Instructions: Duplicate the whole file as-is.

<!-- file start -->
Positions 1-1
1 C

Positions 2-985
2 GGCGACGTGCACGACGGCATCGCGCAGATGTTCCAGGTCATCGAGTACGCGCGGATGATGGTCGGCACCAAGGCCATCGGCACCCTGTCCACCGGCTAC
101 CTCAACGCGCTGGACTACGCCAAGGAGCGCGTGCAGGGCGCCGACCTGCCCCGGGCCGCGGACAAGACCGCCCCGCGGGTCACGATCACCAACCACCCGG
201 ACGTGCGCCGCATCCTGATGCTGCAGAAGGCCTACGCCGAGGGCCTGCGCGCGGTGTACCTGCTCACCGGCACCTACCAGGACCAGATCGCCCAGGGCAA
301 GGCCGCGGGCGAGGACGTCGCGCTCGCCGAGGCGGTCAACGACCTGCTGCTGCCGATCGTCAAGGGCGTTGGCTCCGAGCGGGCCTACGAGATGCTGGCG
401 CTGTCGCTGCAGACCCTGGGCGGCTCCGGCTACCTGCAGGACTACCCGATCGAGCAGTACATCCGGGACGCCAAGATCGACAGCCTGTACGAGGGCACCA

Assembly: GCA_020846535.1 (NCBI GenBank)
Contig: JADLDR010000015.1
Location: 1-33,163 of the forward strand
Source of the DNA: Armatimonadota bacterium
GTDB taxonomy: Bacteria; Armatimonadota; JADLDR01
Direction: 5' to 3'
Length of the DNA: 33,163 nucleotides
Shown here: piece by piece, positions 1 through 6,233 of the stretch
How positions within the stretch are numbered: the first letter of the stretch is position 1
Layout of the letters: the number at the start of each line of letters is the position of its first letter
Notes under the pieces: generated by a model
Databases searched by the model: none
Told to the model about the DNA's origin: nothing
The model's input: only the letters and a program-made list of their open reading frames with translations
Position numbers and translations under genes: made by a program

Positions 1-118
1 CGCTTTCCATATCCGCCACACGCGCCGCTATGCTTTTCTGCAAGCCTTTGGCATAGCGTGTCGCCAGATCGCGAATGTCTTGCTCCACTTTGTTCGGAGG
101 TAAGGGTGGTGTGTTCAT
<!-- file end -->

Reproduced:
Positions 1-1
1 C

Positions 2-985
2 GGCGACGTGCACGACGGCATCGCGCAGATGTTCCAGGTCATCGAGTACGCGCGGATGATGGTCGGCACCAAGGCCATCGGCACCCTGTCCACCGGCTAC
101 CTCAACGCGCTGGACTACGCCAAGGAGCGCGTGCAGGGCGCCGACCTGCCCCGGGCCGCGGACAAGACCGCCCCGCGGGTCACGATCACCAACCACCCGG
201 ACGTGCGCCGCATCCTGATGCTGCAGAAGGCCTACGCCGAGGGCCTGCGCGCGGTGTACCTGCTCACCGGCACCTACCAGGACCAGATCGCCCAGGGCAA
301 GGCCGCGGGCGAGGACGTCGCGCTCGCCGAGGCGGTCAACGACCTGCTGCTGCCGATCGTCAAGGGCGTTGGCTCCGAGCGGGCCTACGAGATGCTGGCG
401 CTGTCGCTGCAGACCCTGGGCGGCTCCGGCTACCTGCAGGACTACCCGATCGAGCAGTACATCCGGGACGCCAAGATCGACAGCCTGTACGAGGGCACCA

Assembly: GCA_020846535.1 (NCBI GenBank)
Contig: JADLDR010000015.1
Location: 1-33,163 of the forward strand
Source of the DNA: Armatimonadota bacterium
GTDB taxonomy: Bacteria; Armatimonadota; JADLDR01
Direction: 5' to 3'
Length of the DNA: 33,163 nucleotides
Shown here: piece by piece, positions 1 through 6,233 of the stretch
How positions within the stretch are numbered: the first letter of the stretch is position 1
Layout of the letters: the number at the start of each line of letters is the position of its first letter
Notes under the pieces: generated by a model
Databases searched by the model: none
Told to the model about the DNA's origin: nothing
The model's input: only the letters and a program-made list of their open reading frames with translations
Position numbers and translations under genes: made by a program

Positions 1-118
1 CGCTTTCCATATCCGCCACACGCGCCGCTATGCTTTTCTGCAAGCCTTTGGCATAGCGTGTCGCCAGATCGCGAATGTCTTGCTCCACTTTGTTCGGAGG
101 TAAGGGTGGTGTGTTCAT